At Serres, the new Yazidi camp, We Are Here now have accessand this week some of our team has been there to start work on building up our activities. On Sunday we had our first community centre team meeting with some old friends, and on Wednesday we ran two workshops with the adults: one with the team of people who have volunteered themselves to run children’s activities including song, dance and drama, and one with the teachers who will be teaching English to the children. We left centre managers with the material needed to organise the placement tests for the adults to be able to begin, or continue, English language lessons.
At Nea Kavala camp over the past couple of weeks we have been readjusting, and helping the camp to readjust, after the big departure of the yazidi population and many others from the camp. We have also made the most of different moments – calmer times or moments of generous teamwork from all around – to make some material and decorative improvements to the centre. With the downturn in mood the focus has been on bringing fresh colour, life and community into the camp, both in terms of physical materials and activities. A massive thank you for the latter has to go to the Spanish theatre group Paramythades who brought much needed music, theatre and creative expression. Shows and workshops, circus and musical performances, with the finale last Saturday night of a short play written and performed by people from the camp. Having had this taste of creative expression they are now eager to keep it alive by creating their own theatre group and the first workshops have began this week.
Our children’s lessons still continue but we often have to think on our feet each morning if we are low on teachers.. Our team from the camp dream of simply a failed alarm clock or an annoying commute but their working conditions are so much more complicated. And yet they continue to work alongside us and us alongside them. Some faces we see every single day. The centre provides purpose and structure for them, but it also relies on them. We have to find the right balance between passing over and sharing as much responsibility as we can without it becoming a burden for people on a bad day. And so often there are impromptu English lessons or colouring sessions, ran by volunteers or helpers from the camp thrown into a different role for the morning, when teacher numbers are low. Everybody has to be adaptive.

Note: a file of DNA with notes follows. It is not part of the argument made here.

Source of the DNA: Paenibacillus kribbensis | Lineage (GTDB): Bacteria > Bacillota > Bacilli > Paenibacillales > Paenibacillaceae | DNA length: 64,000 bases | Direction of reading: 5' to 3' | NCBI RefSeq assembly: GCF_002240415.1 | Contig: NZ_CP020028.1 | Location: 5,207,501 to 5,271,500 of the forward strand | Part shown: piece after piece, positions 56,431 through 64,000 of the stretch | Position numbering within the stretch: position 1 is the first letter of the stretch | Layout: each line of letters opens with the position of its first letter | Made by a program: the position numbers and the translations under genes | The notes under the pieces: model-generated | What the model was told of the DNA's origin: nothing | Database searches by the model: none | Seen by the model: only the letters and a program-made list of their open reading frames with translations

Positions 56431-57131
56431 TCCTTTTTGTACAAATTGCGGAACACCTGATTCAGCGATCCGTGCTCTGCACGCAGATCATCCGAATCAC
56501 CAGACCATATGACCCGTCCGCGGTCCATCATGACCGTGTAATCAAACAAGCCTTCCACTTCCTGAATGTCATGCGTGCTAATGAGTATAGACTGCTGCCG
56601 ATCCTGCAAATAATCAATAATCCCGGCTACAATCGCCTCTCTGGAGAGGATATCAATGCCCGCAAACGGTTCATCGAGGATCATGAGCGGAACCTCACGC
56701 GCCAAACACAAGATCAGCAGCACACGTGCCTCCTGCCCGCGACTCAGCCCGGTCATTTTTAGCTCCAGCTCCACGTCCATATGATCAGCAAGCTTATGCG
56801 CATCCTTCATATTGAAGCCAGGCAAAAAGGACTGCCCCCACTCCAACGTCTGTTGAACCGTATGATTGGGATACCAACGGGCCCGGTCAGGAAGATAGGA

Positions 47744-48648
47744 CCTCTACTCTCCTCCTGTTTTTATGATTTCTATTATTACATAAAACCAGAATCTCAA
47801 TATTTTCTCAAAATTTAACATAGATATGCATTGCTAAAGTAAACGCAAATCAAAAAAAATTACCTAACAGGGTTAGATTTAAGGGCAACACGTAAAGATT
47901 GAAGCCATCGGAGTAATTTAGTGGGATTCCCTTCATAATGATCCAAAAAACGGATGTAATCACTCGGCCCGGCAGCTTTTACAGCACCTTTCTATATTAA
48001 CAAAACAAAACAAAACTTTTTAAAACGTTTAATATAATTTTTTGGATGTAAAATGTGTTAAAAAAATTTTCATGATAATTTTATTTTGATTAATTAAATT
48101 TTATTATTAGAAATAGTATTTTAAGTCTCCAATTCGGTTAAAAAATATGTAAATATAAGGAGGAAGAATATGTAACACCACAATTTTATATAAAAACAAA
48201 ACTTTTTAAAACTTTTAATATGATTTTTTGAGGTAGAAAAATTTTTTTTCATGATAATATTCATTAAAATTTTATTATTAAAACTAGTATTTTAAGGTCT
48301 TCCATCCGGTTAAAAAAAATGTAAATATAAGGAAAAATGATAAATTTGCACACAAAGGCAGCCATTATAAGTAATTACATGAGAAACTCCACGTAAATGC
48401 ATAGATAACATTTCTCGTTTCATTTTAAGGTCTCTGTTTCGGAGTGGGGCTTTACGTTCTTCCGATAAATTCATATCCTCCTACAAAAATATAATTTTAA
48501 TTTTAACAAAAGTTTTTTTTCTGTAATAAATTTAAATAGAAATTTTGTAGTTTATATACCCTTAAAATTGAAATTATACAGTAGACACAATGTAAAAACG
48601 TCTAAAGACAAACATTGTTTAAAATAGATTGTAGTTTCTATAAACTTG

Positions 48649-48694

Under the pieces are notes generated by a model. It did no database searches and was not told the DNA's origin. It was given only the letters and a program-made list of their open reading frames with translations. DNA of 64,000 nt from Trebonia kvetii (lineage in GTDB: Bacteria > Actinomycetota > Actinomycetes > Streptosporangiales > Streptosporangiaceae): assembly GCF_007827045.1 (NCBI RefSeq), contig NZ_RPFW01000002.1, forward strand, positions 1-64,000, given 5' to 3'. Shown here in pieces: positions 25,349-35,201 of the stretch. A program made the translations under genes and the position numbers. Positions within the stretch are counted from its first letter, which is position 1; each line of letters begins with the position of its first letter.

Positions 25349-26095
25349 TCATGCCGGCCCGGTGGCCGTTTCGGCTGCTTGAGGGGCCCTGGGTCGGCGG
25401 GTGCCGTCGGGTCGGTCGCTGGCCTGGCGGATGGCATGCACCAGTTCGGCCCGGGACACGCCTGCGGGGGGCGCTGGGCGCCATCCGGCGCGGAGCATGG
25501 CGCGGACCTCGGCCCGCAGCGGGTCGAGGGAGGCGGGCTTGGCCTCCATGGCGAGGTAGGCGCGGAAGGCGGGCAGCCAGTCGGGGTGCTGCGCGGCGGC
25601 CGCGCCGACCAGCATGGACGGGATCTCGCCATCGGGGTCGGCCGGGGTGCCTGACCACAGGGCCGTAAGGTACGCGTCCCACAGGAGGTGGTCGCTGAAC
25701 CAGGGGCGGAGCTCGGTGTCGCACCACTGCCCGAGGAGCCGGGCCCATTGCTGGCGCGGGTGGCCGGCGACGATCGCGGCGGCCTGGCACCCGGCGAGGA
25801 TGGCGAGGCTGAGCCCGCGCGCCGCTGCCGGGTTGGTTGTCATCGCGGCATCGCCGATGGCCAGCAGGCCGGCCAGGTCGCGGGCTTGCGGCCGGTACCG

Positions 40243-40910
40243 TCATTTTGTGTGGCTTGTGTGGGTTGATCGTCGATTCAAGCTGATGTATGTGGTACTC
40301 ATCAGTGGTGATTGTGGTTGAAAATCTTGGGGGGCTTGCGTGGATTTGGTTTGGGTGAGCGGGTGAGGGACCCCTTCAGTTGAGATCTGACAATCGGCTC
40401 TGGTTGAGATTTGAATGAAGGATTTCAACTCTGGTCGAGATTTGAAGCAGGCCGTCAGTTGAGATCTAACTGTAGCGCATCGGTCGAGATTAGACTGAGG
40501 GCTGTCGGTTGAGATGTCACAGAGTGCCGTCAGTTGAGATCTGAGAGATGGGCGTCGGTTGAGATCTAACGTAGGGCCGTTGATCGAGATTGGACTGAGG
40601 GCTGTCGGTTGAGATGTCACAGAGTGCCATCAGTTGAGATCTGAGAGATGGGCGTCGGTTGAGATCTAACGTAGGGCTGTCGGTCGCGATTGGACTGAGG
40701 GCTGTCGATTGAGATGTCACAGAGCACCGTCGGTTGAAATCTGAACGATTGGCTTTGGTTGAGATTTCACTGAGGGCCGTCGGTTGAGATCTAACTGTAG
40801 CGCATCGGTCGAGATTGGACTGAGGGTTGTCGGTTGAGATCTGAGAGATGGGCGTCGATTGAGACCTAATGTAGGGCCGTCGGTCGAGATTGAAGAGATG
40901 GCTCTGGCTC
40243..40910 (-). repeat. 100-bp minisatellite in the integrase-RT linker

But one thing is sure and that is that many of the children are orientating themselves around the activities at the centre. Waking up to music and the Ramsamsam morning dancing and singing. Then run to wash hands and a race to the gate for the little ones and to the outdoor activities for the older ones. An inside-outside changeover after an hour. Lining up to leave the classroom, a drink of water from a colourful cup and a squirt of suncream and joining in the singsong seeeee you tomorrooow parting greeting. Little big things. A smile. Splashing water. A cheeky grin. A hand squeeze. A proudly clutched piece of paper to show mum or dad. A fierce grasp at normality.
Our other activities are also growing. English, dance and yoga classes in the women’s space, a slowly but steadily growing collection of books and efforts to raise funds to buy more. We hope to buy many Arabic – English dictionaries , the most popular item in the centre that people pour over for hours when they can get their hands on one.
All of these things are plasters on a wound but it is important, in spite of knowing that, that we keep working together to try to make sure the plaster stays in place.